As part of the monthly progress meeting, all known variations and potential variations were discussed in order to highlight and address potential issues as early as possible.
In order to track the variations throughout the project and to determine potential impact on costs, a monthly progress report was prepared and issued to the client.
How Summers-Inman managed risk and contingency during the Project:
Summers-Inman managed risk throughout the project by:
The requirement for contingency was minimised through detailed pre-contract exercises to ensure the employer’s requirements, contractor’s proposal and building contract were accurate. A separate contingency fund was managed by the Client and only used for Client led variations.
Description of lessons learnt, and experience gained (stating relevance to this procurement):
Summers-Inman added value through
Jim Sneddon, Director / Chartered Quantity Surveyor: Project Director
Simon Beveridge, Senior Chartered Quantity Surveyor: Employer’s Agent
Aynsley Cheatley, Chartered Building Surveyor / Certified Principal Designer / Director: Project Principal Designer
Commendations / Background:
Housing Association Dunedin Canmore, part of Wheatley Group, is behind the latest development at Craigmillar in the south east of the city.
The new £8.5m development at Greendykes will be made up of 39 homes for social rent and 31 for mid-market rent. The mid-market homes will be let and managed by Dunedin Canmore’s partners in Wheatley, Lowther Homes.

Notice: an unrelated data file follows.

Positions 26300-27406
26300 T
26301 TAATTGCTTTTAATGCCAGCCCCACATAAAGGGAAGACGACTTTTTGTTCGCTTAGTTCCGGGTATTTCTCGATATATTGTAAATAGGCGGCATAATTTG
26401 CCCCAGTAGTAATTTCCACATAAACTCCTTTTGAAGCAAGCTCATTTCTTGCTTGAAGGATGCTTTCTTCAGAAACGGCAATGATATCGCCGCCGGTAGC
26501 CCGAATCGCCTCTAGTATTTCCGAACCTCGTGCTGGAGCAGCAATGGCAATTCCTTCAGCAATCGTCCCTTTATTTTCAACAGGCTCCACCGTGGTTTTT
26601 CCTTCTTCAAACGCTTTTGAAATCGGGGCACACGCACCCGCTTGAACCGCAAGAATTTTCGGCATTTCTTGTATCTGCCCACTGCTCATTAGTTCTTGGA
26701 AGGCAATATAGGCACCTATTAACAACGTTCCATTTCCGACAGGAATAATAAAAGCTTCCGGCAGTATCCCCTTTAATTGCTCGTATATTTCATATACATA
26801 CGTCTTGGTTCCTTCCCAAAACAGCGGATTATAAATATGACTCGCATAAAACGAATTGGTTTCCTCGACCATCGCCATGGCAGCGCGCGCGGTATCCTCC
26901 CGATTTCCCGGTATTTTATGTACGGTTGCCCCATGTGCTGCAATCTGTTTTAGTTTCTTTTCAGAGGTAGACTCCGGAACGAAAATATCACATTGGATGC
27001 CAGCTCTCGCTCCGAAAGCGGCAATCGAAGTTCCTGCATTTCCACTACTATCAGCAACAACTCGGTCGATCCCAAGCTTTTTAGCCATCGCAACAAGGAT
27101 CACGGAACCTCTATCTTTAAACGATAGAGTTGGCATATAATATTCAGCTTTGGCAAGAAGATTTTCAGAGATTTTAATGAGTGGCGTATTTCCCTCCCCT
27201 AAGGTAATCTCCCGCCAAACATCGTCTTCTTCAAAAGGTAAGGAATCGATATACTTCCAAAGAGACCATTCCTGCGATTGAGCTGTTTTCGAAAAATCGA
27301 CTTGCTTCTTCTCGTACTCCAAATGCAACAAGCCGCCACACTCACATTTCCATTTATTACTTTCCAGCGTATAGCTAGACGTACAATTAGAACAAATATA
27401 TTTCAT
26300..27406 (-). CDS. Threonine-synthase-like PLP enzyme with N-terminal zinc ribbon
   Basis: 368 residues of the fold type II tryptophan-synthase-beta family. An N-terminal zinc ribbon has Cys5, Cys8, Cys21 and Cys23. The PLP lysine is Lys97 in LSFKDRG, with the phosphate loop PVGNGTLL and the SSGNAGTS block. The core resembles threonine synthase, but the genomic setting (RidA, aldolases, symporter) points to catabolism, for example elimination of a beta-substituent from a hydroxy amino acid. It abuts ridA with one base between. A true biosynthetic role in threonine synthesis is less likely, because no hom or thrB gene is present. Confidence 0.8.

It follows Dunedin Canmore’s earlier phase of work which began in March 2017 and will see 111 new homes built in nearby Craigmillar town centre.
Dunedin Canmore Managing Director Hazel Young said: “I’m excited to see these new homes take shape and I can’t wait for people move in and build their lives here. It’s more than bricks and mortar. These new flats and houses will provide modern, cosy and energy efficient homes for the people of Edinburgh. We’re delighted to play our part in the regeneration of Craigmillar.”
The development is being part funded by a £3.4m grant from the City of Edinburgh Council’s Affordable Housing Programme.The homes, a mix of flats and family houses, should be ready by winter 2020.
The project is part of the wider Council led regeneration of Craigmillar. Over £110 million of investment has seen the completion of 324 homes in Craigmillar/ Greendykes area over last three years, a further 422 homes are currently under construction and 194 homes are due to start on site in the Spring.
Councillor Campbell said: “Craigmillar lies at the heart of our ambitious plans to bring prosperity to every community in the city. These homes are another fantastic example of the collaboration between the Council and Dunedin Canmore that is improving Craigmillar. It is also a significant support to help us to build 20,000 affordable homes in the city.”
Tenants moving into the completed homes will be well served by public transport and local amenities with regular buses to the city centre just four miles away. There are also plans for community and amenity parks and a major new public parkland.